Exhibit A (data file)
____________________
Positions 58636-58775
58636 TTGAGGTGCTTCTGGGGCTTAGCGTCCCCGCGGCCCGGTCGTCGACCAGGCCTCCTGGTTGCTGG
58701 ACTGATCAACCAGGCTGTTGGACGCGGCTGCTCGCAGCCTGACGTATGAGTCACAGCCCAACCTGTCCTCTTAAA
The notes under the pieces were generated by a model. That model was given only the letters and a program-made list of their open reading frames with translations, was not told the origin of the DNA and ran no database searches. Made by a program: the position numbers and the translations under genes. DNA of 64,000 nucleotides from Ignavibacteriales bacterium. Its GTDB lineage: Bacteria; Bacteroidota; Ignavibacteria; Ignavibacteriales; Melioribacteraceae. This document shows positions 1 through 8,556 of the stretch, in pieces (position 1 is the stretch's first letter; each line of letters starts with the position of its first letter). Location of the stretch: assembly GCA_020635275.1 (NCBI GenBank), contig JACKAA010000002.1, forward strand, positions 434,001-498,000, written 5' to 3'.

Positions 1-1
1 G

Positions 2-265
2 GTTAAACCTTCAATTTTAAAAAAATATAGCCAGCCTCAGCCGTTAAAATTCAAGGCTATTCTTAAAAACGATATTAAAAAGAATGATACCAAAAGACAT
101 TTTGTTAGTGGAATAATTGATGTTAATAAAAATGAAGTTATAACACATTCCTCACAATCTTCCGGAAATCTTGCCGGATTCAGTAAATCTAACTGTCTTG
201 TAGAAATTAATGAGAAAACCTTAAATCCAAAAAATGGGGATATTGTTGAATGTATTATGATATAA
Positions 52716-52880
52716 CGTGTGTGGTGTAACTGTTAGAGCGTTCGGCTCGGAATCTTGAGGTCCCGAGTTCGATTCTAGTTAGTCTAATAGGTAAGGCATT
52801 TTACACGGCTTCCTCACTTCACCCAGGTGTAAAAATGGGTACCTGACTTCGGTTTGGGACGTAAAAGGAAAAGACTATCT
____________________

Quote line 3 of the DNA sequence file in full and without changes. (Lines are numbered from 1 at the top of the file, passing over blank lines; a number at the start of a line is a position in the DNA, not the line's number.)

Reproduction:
58701 ACTGATCAACCAGGCTGTTGGACGCGGCTGCTCGCAGCCTGACGTATGAGTCACAGCCCAACCTGTCCTCTTAAA